Tortoise Talk 2Q2020

Energy 7/20/2020
Some parts of the world, including the U.S. have begun to emerge from several months of quarantine-induced economic slumber. While the virus is still gaining momentum in some parts of the globe, it is slowing in others and we are seeing more indicators that life is slowly making the first hesitant steps back towards normalcy.
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The second quarter certainly had its highs and lows. When the period started, COVID-19 was becoming a serious concern in the U.S. and many other countries across the globe, with shelter-at-home orders and basic shutdowns of countries and economies becoming prevalent. By the end of the period, some parts of the world, including the U.S. began to emerge from several months of quarantine-induced economic slumber. While the virus is still gaining momentum in some parts of the globe, it is slowing in others and we are seeing more indicators that life is slowly making the first hesitant steps back towards normalcy. This has taken the form of direct data showing the narrowing gaps between oil and gas supply/demand, as well as untraditional metrics showing more people out on the roads requesting driving directions.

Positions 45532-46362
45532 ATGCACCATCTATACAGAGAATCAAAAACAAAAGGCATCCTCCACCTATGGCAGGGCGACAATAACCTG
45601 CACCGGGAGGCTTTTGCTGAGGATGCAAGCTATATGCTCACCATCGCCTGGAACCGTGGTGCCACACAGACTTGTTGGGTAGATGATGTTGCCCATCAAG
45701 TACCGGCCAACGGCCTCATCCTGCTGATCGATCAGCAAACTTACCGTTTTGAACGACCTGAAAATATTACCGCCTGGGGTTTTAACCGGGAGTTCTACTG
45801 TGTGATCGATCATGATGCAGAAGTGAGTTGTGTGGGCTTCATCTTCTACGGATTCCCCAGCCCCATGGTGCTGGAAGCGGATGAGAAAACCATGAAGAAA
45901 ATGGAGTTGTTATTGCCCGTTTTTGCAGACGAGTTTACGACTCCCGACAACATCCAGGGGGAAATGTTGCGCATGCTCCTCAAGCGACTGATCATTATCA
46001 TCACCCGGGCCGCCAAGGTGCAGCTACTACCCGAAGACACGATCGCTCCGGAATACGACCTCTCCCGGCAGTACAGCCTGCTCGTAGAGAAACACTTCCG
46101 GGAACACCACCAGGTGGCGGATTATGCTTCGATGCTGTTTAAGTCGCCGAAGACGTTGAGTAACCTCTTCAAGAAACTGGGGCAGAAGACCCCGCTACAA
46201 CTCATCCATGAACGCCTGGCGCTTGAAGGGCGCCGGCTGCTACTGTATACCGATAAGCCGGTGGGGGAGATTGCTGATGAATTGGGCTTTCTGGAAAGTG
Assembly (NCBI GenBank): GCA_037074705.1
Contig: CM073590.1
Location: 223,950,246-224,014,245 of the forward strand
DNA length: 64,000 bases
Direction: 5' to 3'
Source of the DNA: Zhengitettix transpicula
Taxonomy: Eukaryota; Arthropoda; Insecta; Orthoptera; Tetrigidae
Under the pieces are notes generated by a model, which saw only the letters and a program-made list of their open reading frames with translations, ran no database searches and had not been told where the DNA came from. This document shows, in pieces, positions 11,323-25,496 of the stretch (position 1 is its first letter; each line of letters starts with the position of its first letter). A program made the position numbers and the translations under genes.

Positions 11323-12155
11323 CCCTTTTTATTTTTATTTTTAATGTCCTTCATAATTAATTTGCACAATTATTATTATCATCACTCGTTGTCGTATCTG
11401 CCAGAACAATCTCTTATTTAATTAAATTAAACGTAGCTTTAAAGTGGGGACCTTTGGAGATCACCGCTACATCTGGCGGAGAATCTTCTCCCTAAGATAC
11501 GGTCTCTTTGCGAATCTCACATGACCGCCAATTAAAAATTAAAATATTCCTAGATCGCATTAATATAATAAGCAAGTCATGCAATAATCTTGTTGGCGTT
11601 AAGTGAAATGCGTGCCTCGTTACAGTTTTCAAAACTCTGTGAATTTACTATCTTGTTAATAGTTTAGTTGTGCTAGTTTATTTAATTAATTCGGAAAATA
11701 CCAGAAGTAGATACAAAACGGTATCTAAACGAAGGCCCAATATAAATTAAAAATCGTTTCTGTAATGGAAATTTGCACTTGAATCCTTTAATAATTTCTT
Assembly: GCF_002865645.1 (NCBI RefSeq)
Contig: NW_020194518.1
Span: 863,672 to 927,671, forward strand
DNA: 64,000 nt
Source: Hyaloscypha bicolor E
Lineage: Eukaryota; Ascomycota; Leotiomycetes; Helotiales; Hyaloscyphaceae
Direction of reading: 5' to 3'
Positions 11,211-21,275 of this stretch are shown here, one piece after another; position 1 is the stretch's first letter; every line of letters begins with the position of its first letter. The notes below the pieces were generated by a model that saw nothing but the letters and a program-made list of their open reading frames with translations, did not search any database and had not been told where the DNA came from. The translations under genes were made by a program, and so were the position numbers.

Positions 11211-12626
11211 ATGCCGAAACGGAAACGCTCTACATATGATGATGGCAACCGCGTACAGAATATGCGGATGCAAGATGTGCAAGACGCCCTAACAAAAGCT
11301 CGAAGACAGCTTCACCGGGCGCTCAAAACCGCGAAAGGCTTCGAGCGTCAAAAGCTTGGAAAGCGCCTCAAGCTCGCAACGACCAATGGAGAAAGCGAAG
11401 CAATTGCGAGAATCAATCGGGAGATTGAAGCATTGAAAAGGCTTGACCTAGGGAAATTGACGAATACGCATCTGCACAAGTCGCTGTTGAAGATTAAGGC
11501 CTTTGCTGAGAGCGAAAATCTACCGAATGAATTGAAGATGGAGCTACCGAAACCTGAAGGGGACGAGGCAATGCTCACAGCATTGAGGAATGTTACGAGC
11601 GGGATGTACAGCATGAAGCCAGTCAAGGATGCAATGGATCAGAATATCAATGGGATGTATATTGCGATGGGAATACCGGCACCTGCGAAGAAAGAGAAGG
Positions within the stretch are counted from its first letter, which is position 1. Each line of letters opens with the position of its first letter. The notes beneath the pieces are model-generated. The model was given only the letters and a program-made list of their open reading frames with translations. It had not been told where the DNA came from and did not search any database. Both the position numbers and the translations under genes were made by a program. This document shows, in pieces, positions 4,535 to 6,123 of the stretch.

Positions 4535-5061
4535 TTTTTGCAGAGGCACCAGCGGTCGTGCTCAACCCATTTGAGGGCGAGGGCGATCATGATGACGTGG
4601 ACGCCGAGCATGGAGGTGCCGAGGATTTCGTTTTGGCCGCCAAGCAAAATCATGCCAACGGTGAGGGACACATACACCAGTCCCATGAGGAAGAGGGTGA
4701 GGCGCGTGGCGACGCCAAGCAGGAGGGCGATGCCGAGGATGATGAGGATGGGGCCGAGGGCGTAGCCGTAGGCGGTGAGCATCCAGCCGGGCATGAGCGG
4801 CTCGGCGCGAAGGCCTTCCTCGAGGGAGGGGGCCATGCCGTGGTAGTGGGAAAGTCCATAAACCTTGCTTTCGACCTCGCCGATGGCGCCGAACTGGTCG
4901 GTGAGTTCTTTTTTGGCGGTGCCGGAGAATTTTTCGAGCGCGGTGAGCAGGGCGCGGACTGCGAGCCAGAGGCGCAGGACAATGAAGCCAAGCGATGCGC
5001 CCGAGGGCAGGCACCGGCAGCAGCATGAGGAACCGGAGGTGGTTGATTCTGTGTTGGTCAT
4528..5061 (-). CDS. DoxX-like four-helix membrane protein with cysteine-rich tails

During the period, the broad equity markets were be driven by hopes and possibilities that the world could be closer to a COVID-19 vaccine. Markets vacillated as each drug saw successes or failures during trials but ended on a solid note with the S&P 500® Index returning 20.5% for the second quarter. Energy markets improved throughout the period as oil inventories declined with an increase in transportation demand and supply cuts and the market saw signs of balance. The broader energy sector, as represented by the S&P Energy Select Sector® Index, returned 32.1% during the second quarter.

Second quarter 2020 total returns (%)

As of 6/302020. Source: Bloomberg. It is not possible to invest directly in an index. Please see index definitions on disclaimer page.
Past performance is no guarantee of future results.

Upstream

Rarely have we seen a sector experience two consecutive months with more extremes than energy did in April and May. In April, oil prices plummeted to negative $37 around expiration of the front-month futures contract. May’s front-month futures contract expiration did not result in similar theatrics. The massively oversupplied global oil market in April that resulted in higher inventories subsided, resulting in higher prices. In fact, oil prices had the largest monthly gain in history in May. Crude oil spot prices, represented by West Texas Intermediate (WTI), began the quarter at $20.48 per barrel, troughed at -$37.63 on April 20. Prices briefly surpassed $40 in late June and ended the period at $39.27.